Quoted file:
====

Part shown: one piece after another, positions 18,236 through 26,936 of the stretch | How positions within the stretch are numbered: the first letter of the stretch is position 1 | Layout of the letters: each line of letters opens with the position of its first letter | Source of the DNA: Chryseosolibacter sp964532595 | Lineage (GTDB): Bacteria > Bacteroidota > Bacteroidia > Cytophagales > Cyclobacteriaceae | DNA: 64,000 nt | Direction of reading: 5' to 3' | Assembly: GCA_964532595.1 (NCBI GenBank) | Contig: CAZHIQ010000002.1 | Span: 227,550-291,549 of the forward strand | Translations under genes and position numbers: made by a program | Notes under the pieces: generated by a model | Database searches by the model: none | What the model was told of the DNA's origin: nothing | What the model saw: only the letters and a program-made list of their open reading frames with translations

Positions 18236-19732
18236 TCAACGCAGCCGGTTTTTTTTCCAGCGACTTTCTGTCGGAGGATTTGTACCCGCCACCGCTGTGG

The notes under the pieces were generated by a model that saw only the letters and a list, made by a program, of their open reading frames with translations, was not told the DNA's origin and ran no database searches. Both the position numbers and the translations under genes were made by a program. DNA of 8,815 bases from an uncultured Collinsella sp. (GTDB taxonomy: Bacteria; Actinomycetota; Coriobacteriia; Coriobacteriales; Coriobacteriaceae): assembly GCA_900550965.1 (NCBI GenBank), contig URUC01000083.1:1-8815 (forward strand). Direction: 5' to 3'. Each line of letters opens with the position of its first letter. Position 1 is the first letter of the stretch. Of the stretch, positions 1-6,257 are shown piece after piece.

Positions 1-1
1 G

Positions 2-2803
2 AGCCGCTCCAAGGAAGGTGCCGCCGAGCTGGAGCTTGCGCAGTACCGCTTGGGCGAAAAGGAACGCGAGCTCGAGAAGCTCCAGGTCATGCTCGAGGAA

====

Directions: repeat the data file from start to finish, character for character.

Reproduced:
Part shown: one piece after another, positions 18,236 through 26,936 of the stretch | How positions within the stretch are numbered: the first letter of the stretch is position 1 | Layout of the letters: each line of letters opens with the position of its first letter | Source of the DNA: Chryseosolibacter sp964532595 | Lineage (GTDB): Bacteria > Bacteroidota > Bacteroidia > Cytophagales > Cyclobacteriaceae | DNA: 64,000 nt | Direction of reading: 5' to 3' | Assembly: GCA_964532595.1 (NCBI GenBank) | Contig: CAZHIQ010000002.1 | Span: 227,550-291,549 of the forward strand | Translations under genes and position numbers: made by a program | Notes under the pieces: generated by a model | Database searches by the model: none | What the model was told of the DNA's origin: nothing | What the model saw: only the letters and a program-made list of their open reading frames with translations

Positions 18236-19732
18236 TCAACGCAGCCGGTTTTTTTTCCAGCGACTTTCTGTCGGAGGATTTGTACCCGCCACCGCTGTGG

The notes under the pieces were generated by a model that saw only the letters and a list, made by a program, of their open reading frames with translations, was not told the DNA's origin and ran no database searches. Both the position numbers and the translations under genes were made by a program. DNA of 8,815 bases from an uncultured Collinsella sp. (GTDB taxonomy: Bacteria; Actinomycetota; Coriobacteriia; Coriobacteriales; Coriobacteriaceae): assembly GCA_900550965.1 (NCBI GenBank), contig URUC01000083.1:1-8815 (forward strand). Direction: 5' to 3'. Each line of letters opens with the position of its first letter. Position 1 is the first letter of the stretch. Of the stretch, positions 1-6,257 are shown piece after piece.

Positions 1-1
1 G

Positions 2-2803
2 AGCCGCTCCAAGGAAGGTGCCGCCGAGCTGGAGCTTGCGCAGTACCGCTTGGGCGAAAAGGAACGCGAGCTCGAGAAGCTCCAGGTCATGCTCGAGGAA